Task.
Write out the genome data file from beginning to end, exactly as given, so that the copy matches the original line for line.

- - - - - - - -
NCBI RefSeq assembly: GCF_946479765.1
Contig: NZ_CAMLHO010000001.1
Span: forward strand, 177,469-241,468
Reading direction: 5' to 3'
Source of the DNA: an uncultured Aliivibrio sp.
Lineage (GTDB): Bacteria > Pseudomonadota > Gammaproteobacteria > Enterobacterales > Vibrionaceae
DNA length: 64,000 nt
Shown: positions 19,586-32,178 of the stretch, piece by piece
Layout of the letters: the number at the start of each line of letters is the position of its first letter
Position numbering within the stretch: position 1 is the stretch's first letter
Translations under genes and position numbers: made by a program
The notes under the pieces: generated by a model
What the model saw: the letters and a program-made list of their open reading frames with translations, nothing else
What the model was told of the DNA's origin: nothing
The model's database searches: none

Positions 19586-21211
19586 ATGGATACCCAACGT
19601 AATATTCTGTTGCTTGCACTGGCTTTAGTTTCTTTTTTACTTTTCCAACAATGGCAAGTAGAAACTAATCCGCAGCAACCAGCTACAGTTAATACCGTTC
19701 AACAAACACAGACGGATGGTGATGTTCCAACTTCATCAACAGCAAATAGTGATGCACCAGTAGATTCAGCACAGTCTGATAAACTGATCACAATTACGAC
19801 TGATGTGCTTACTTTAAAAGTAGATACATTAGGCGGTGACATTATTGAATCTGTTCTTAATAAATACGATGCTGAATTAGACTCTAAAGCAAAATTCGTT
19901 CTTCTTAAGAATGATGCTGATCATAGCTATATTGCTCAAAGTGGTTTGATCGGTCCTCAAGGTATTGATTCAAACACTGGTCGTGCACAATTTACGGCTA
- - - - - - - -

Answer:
NCBI RefSeq assembly: GCF_946479765.1
Contig: NZ_CAMLHO010000001.1
Span: forward strand, 177,469-241,468
Reading direction: 5' to 3'
Source of the DNA: an uncultured Aliivibrio sp.
Lineage (GTDB): Bacteria > Pseudomonadota > Gammaproteobacteria > Enterobacterales > Vibrionaceae
DNA length: 64,000 nt
Shown: positions 19,586-32,178 of the stretch, piece by piece
Layout of the letters: the number at the start of each line of letters is the position of its first letter
Position numbering within the stretch: position 1 is the stretch's first letter
Translations under genes and position numbers: made by a program
The notes under the pieces: generated by a model
What the model saw: the letters and a program-made list of their open reading frames with translations, nothing else
What the model was told of the DNA's origin: nothing
The model's database searches: none

Positions 19586-21211
19586 ATGGATACCCAACGT
19601 AATATTCTGTTGCTTGCACTGGCTTTAGTTTCTTTTTTACTTTTCCAACAATGGCAAGTAGAAACTAATCCGCAGCAACCAGCTACAGTTAATACCGTTC
19701 AACAAACACAGACGGATGGTGATGTTCCAACTTCATCAACAGCAAATAGTGATGCACCAGTAGATTCAGCACAGTCTGATAAACTGATCACAATTACGAC
19801 TGATGTGCTTACTTTAAAAGTAGATACATTAGGCGGTGACATTATTGAATCTGTTCTTAATAAATACGATGCTGAATTAGACTCTAAAGCAAAATTCGTT
19901 CTTCTTAAGAATGATGCTGATCATAGCTATATTGCTCAAAGTGGTTTGATCGGTCCTCAAGGTATTGATTCAAACACTGGTCGTGCACAATTTACGGCTA